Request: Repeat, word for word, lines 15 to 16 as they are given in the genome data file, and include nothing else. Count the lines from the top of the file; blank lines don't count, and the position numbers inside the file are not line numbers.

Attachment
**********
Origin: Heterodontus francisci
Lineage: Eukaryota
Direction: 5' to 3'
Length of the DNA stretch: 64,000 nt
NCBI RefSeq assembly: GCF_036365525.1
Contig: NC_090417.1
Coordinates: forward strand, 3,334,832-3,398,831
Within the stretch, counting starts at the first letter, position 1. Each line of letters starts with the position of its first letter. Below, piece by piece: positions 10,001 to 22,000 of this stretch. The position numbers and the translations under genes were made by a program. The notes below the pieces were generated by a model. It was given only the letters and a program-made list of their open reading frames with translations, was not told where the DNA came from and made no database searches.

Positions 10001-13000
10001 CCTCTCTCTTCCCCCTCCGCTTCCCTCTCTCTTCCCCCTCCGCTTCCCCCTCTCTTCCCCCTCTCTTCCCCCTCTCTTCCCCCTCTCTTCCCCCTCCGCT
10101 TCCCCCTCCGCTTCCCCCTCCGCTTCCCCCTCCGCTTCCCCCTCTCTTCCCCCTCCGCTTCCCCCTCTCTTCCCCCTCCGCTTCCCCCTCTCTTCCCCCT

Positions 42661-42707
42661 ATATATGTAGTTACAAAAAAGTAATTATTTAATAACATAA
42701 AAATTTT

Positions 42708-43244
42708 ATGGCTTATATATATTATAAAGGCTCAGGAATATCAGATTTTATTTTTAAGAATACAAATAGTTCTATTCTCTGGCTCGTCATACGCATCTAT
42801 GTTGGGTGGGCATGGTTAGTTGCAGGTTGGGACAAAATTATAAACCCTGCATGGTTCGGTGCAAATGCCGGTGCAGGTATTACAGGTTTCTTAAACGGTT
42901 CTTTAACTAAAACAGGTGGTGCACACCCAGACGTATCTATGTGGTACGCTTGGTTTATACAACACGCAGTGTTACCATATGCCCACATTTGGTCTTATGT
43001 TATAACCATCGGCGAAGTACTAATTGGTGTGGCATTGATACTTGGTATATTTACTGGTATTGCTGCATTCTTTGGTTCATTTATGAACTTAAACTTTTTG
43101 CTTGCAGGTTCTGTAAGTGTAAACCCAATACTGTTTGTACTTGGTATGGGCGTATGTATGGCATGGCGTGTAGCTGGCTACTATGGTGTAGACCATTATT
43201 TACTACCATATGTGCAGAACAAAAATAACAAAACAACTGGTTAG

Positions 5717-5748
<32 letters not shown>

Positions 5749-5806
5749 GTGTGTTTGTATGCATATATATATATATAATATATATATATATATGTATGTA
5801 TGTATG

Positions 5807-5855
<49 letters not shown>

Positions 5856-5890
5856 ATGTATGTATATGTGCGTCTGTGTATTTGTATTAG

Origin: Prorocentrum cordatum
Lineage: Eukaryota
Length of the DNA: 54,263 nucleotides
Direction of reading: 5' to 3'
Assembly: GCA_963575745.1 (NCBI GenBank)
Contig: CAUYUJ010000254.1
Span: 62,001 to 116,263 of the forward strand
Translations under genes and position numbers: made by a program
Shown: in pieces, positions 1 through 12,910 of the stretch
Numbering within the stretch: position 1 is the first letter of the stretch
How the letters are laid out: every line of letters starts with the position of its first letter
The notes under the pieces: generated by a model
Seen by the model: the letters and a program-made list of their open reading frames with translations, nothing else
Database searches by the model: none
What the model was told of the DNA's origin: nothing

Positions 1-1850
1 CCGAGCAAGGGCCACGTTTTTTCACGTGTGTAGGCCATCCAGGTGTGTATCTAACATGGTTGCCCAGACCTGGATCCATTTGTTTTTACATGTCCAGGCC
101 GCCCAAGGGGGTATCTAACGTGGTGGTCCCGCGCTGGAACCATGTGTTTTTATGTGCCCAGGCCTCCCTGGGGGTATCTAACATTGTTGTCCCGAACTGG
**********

Positions 42708-43244
42708 ATGGCTTATATATATTATAAAGGCTCAGGAATATCAGATTTTATTTTTAAGAATACAAATAGTTCTATTCTCTGGCTCGTCATACGCATCTAT